Two more Pygmy Elephants are Killed
Pygmy elephants in Sabah are facing several dangers from habitat loss to poaching. Photo Credit: Wikimedia Commons
Another two pygmy elephants are dead in Sabah, both of them having killed by people. The remains of the two jumbos were found only a few days apart in Tawau and Sandakan by wildlife officials. At least one of the pachyderms may well have been killed by poachers for its ivory. The mutilated carcass of the animal that was discovered floating in the Kinabatangan river with his tusks having been sawn off.
Needless to say, this is an alarming development. Officials are investigating, but what we already do know (and these two new cases confirm) is that Sabah’s beleaguered pygmy elephants are under increased threats poachers and plantation workers alike. Earlier this year a pygmy elephant that made headlines across the world for its crooked tusks was found dead in Tawau, having been killed for its tusks. Round about the same time another bull elephant was too found murdered in Sabah, also for his tusks.
Then this past August a female pygmy elephant was found dead on a plantation just outside a forest reserve in the Kinabatangan area. The dead pachyderm was riddled with wounds from shotgun pellets and may have been shot because she feasted on crops at a local plantation.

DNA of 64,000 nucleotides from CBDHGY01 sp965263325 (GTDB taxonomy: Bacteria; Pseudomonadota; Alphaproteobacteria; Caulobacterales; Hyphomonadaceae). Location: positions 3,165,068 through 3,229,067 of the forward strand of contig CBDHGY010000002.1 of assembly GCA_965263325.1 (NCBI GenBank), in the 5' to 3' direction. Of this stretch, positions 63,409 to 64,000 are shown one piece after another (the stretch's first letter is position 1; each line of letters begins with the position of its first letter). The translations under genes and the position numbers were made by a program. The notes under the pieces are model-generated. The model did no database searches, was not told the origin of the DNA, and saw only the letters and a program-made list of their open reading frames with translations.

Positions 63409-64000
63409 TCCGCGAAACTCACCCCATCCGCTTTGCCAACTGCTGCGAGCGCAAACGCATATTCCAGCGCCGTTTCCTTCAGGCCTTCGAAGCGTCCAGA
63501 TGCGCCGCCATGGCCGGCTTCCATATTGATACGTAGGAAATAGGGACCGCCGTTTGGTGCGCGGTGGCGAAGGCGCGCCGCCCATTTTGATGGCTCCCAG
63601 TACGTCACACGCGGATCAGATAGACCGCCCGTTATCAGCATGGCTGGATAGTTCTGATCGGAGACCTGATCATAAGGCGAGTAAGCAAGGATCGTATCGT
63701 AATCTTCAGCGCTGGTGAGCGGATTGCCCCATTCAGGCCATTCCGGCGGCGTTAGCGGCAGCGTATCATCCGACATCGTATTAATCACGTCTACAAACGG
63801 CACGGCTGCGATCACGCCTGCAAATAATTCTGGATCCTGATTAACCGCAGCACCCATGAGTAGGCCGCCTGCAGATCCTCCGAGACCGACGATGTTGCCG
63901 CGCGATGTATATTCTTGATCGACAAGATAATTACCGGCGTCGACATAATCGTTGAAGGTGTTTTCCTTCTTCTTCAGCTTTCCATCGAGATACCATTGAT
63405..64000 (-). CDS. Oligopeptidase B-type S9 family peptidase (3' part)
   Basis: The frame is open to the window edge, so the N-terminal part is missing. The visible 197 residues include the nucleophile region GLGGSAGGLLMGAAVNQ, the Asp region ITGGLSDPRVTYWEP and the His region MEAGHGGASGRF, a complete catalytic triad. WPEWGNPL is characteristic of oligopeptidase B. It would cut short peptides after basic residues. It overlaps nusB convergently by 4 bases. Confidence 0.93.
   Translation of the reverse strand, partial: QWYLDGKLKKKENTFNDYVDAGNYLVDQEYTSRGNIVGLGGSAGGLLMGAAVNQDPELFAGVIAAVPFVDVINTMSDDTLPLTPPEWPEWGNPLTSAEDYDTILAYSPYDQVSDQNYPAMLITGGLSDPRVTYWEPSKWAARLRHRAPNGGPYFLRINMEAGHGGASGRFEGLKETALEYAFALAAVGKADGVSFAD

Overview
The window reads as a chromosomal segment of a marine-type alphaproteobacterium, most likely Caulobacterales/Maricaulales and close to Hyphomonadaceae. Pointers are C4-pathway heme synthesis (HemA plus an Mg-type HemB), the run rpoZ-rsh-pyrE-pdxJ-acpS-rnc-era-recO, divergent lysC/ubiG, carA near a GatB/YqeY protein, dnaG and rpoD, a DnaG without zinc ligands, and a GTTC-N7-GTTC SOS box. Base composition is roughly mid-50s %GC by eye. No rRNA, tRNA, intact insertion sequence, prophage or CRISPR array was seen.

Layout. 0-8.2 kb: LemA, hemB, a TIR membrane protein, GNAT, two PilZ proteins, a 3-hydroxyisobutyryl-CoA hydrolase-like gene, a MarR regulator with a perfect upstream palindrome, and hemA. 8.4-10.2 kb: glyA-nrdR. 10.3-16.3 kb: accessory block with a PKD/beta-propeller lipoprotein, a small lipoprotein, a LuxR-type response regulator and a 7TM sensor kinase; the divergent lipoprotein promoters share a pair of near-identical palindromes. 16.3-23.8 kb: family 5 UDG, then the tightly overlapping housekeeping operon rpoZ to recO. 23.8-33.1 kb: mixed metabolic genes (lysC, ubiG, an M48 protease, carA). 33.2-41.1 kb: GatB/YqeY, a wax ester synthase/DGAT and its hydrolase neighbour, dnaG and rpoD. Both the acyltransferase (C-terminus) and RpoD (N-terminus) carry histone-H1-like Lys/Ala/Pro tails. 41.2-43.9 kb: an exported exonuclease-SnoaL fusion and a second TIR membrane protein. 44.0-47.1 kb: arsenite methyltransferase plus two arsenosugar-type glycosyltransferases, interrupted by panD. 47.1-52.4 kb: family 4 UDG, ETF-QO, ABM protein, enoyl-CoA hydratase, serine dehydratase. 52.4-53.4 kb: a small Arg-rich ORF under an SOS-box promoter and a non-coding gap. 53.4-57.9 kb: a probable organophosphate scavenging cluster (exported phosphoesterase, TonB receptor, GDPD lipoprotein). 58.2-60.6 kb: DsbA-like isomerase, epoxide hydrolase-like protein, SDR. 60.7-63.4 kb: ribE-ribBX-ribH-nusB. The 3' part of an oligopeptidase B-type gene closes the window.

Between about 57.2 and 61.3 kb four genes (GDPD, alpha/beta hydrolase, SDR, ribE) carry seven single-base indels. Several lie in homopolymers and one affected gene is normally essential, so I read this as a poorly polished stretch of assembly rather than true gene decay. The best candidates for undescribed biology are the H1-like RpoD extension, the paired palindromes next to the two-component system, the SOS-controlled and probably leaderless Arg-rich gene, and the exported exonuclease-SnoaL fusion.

And so the death toll among these unique creatures beloved by animal lovers everywhere continues to rise. As the jumbos are losing their habitats at alarming rates, they are at risk of coming into contact with people who may do them harm. With only as few as 1,500 pygmy elephants left in the wild the species is facing a dangerous genetic bottleneck as a result of the risk of inbreeding among surviving herds. In recent years numerous baby elephants have been found wandering around aimlessly without their mothers anywhere around.
The deaths of these two bull elephants have now also raised the specter once again that poachers are deliberately targeting Sabah’s elephants for their tusks, which is very bad news. Officials must step up enforcement and protection measures so as to save the state’s wild elephants from any further harm. Poachers and traffickers must be hunted down and punished with the full severity of the law. Meanwhile, we also have to ensure that Sabah’s last few hundred pygmy elephants will have plenty roaming ground left so they can live peacefully and unmolested by humans.